Greydanus DE, et al: Deliberate Self-harm and Suicide in Adolescents and attempts. Suicide Life Threaten 2001; 31: 3340 40. Lloyd-Richardson EE, Perrine N, Dierker L, Kelley ML: Characteristics and functions of non-suicidal self-injury in a community sample of adolescents. Psychol Med 2007; 37: 11831192 41. Huband N, Tantam D: Repeated self-wounding: womens recollection of pathways to cutting and of the value of different interventions. Psychol Psychother 2004; 77: 413428 42. Klonsky ED, Muehlenkamp JJ: Self-injury: a research review for the practitioner. J Clin Psychol 2007; 63: 10451056 43. Walsh B: Clinical assessment of self-injury: a practical guide. J Clin Psychol 2007; 63: 10571068 44. Matsumoto T, Yamaguchi A, Chiba Y, Takeshi A, Eizo I, Yoshio H: Self-burning versus self-cutting: patterns and implications of self-mutilation; a preliminary study of differences between selfcutting and self-burning in a Japanese juvenile detention center. Psychiatry Clin Neurosci 2005; 59: 6269 45. Fergusson DM, Michael T, Lynskey MT: Suicide attempts and suicidal ideation in a birth cohort of 16-year-old new Zealanders. J Am Acad Child Adolesc Psych 1995; 34: 13081317 46. Tsati E, Iconomou T, Tzivaridou D, Keramidas E, Papadopoulos S, Tsoutsos D: Self-inflicted burns in Athens, Greece: a six-year retrospective study. J Burn Care Rehabil 2005; 26: 7578 47. James WA, Frierson RL, Balajepalli B, Lippmann SB: Suicide attempts by burning. J Ky Med Assoc 2006; 104: 459467 48. Favaro A, Ferrara S, Santonastaso P: Self-injurious behavior in a community sample of young women: relationship with childhood abuse and other types of self- damaging behaviors. J Clin Psychiat 2007; 68: 122131 49. Favaro A, Santonastaso P, Monteleone P: Self-injurious behavior and attempted suicide in purging bulimia nervosa: associations with psychiatric comorbidity. J Affect Disord 2008; 105: 285289 50. Paris J: Half in love with easeful death: the meaning of chronic suicidality in borderline personality disorder. Harvard Rev Psychiat 2004; 12: 4248 51. Marchetto MJ: Repetitive skin-cutting: parental bonding, personality, and gender. Psychol Psychother 2006; 79: 445459 52. Croyle KL, Waltz J: Subclinical self-harm: range of behaviors, extent, and associated characteristics. Am J Orthopsychiat 2007; 77: 332342 53. Bjrehed J, Lundh LG: Deliberate self-harm in 14-year-old adolescents: how frequent is it, and how is it associated with psychopathology, relationship variables, and styles of emotional regulation? Cogn Behav Ther 2008; 37: 2637 54. Richman J: Family therapy for suicidal people. New York: Springer; 1986 55. Portzky G, de Wilde EJ, van Heeringen K: Deliberate self-harm in young people: differences in prevalence and risk factors between the Netherlands and Belgium. Eur Child Adoles Psy 2008; 17: 179 186 56. Stivers C: Parent-adolescent communication and its relationship to adolescent depression and suicide proneness. Adolescence 1988; 23: 291295 57. Syed EU, Khan MM: Pattern of deliberate self-harm in young people in Karachi, Pakistan. Crisis: The Journal of Crisis Intervention and Suicide Prevention 2008; 29: 159163 58. Wolfradt U, Veith C, Jany C, Frank D: Depersonalization and selfmutilation: An empirical study. Zeitschrift Klin Psychol Psychiatrie Psychotherapie 2002; 50: 7590 59. Matsumoto T, Yamaguchi A, Asami T, Okada T, Yoshikawa K, Hirayasu Y: Characteristics of self-cutters among male inmates: association with bulimia and dissociation. Psychiatry Clin Neurosci 2005; 59: 319326 60. Murray CD, MacDonald S, Fox J: Body satisfaction, eating disorders and suicide ideation in an Internet sample of self-harmers reporting and not reporting childhood sexual abuse. Psychol Health 2008; 13: 2942 61. Yates TM, Carlson EA, Egeland B: A prospective study of child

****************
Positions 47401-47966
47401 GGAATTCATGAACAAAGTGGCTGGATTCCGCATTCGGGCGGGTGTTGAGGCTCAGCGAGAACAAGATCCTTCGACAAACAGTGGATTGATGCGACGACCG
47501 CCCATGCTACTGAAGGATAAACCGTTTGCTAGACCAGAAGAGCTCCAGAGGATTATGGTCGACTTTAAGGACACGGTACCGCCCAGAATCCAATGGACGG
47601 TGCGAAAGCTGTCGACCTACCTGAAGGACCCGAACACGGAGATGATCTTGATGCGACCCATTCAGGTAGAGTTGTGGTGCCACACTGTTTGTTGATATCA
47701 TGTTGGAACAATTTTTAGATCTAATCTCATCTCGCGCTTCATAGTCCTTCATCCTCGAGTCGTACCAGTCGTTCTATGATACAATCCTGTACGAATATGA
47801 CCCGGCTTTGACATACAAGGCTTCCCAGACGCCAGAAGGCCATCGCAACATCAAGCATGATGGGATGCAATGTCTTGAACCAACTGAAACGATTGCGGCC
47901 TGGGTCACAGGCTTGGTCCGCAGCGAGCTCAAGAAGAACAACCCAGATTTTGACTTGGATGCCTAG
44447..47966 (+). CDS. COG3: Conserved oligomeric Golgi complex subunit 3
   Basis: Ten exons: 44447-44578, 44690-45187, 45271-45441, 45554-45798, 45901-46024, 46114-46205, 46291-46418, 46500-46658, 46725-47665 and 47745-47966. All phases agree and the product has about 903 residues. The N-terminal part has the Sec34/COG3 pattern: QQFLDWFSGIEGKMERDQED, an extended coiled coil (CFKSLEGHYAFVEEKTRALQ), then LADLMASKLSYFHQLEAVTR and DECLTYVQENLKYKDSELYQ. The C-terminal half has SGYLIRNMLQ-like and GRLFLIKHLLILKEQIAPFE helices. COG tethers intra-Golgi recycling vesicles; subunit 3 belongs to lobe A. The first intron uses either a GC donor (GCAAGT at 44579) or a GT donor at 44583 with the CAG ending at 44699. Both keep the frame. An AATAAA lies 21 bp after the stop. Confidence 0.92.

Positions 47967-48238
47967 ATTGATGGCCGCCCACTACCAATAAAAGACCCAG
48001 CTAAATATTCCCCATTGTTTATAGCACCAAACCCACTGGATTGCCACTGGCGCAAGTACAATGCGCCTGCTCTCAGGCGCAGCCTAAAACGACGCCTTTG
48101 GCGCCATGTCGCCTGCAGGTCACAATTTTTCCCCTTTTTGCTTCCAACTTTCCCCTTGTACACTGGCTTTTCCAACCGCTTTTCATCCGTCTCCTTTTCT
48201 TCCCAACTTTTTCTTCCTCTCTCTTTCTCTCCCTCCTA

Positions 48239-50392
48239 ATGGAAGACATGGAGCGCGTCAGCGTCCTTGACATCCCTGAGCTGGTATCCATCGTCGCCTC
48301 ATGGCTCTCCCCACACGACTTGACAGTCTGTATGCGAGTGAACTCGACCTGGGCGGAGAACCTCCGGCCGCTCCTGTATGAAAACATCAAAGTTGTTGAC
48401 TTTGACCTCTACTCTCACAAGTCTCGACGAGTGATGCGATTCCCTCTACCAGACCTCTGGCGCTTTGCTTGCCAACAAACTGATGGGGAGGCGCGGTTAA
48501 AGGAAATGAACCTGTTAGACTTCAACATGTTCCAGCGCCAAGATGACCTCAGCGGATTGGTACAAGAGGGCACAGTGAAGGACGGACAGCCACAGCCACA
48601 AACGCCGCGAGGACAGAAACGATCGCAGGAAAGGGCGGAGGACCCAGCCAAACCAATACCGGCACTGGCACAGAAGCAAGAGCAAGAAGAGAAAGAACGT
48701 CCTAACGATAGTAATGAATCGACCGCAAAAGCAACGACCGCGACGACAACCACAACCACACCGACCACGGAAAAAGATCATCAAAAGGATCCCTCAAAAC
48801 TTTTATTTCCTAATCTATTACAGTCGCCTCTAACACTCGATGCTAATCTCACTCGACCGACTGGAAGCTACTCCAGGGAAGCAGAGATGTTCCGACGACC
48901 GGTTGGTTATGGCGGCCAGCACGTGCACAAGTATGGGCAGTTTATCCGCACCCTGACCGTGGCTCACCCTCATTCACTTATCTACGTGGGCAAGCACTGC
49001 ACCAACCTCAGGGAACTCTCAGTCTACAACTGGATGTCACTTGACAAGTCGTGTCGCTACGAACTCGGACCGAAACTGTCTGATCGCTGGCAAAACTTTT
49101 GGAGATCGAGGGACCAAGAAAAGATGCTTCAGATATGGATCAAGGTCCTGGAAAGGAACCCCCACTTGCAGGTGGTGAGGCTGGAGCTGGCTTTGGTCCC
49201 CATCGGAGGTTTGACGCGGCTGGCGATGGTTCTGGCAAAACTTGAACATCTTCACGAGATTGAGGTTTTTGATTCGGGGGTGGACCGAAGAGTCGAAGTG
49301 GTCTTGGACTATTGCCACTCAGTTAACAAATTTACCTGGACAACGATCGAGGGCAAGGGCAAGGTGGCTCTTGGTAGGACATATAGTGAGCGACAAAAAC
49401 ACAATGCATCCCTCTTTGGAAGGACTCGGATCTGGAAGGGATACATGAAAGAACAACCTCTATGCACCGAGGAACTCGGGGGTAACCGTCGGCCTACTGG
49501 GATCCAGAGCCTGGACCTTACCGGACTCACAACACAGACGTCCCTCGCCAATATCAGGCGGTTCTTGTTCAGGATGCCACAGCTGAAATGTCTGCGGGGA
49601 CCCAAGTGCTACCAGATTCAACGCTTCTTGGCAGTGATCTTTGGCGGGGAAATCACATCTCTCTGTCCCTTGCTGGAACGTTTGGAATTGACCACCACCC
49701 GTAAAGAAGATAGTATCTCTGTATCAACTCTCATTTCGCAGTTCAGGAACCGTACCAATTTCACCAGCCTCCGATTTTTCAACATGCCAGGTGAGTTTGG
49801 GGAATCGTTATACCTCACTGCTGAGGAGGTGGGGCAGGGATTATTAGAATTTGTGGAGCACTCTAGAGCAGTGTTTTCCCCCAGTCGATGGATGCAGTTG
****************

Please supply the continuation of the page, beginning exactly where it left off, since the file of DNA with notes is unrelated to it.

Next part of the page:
Keio J Med 2009; 58 (3): 144 151 maltreatment and self-injurious behavior in a community sample. Dev Psychopathol 2008; 20: 651671 Zoroglu SS, Tuzun U, Sar V et al: Suicide attempts and self-mutilation among Turkish high school students in relation with abuse, neglect, and dissociation. Psychiatry Clin Neurosci 2003; 57: 119 126 Tyler KA,Whitbeck LB, Hoyt DR, Johnson KD: Self-mutilation and homeless youth: The role of family abuse, street experiences, and mental disorders. J Res Adolesc 2003; 13: 457474 Sun RCF, Hui E, Watkins D: Towards a model of suicidal ideation for Hong Kong Chinese adolescents. J Adolescence 2006; 29: 209 224 Bolognini M, Plancherel B, Laget J, Stephan P, Halfon O: Adolescents self-mutilation: relationship with dependent behavior. Schweizerische Zeitschrift Psychologie 2003; 62: 242249 Ross S, Heath N: A study of the frequency of self-mutilation in a community sample of adolescents. J Youth Adolesc 2002; 31: 67 77 Kumar G, Pepe D, Steer RA: Adolescent psychiatric inpatients self-reported reasons for cutting themselves. J Nerv Ment Dis 2004; 192: 830836 Rodham K, Hawton K, Evans E: Reasons for deliberate self-harm: comparison of self-poisoners and self-cutters in a community sample of adolescents. J Am Acad Child Adolesc Psych 2004; 43: 8087 Kaslow NJ, Sherry A, Bethea K, Wyckoff S, Compton MT, Grall MB, et al: Social risk and protective factors for suicide attempts in low income African American men and women. Suicide Life Threaten 2005; 35: 400412 OBrien RM: A common explanation for the changing age distributions of suicide and homicide in the United States, 1930 to 2000. Soc Forces 2006; 84: 15391557 Hawton K, Harriss L, Hodder K, Simkin S, Gunnell D: The influence of the economic and social environment on deliberate selfharm and suicide: an ecological and person-based study. Psychol Med 2001; 31: 827836 Johnston A, Cooper J, Webb R, Kapur N: Individual- and arealevel predictors of self-harm repetition. Brit J Psychiat 2006; 189: 416421 Wenz FV: Ecological variation in self-injury behavior. Suicide Life Threaten 1977; 7: 9299 Bracs M, Loncar Z, Boban M, Gregurek R, Brajkovic L, Tomicic H, et al: Self-inflicted burns in patients with chronic combat-related post-traumatic stress disorder. Coll Antropol 2007; 31: 1173 1177 Fortune S, Stewart A, Yadav V, Hawton K: Suicide in adolescents: using life charts to understand the suicidal process. J Affect Disord 2007; 100: 199210 Hawton K, Zahl D, Weatherall R: Suicide following deliberate self-harm: long-term follow-up of patients who presented to a general hospital. Brit J Psychiat 2003; 182: 537542 Matsumoto T, Imamura F, Chibi Y, Katsumata Y, Kitani M, Takeshima T: Analgesia during self-cutting: clinical implications and the association with suicidal ideation. Psychiat Clin Neuros 2008; 62: 355358 Matsumoto T, Yamaguchi A. Chiba Y, Asami T, Iseki E, Hirayasu Y: Patterns of self-cutting: a preliminary study on differences in clinical implications between wrist- and arm-cutting using a Japanese juvenile detention center sample. Psychiat Clin Neuros 2004; 58: 377382 Zahl DL, Hawton K: Repetition of self-harm and subsequent suicide risk: long-term follow-up study of 11, 583 patients. Brit J Psychia 2004; 185: 7075 Fortune SA: An examination of cutting and other methods of DSH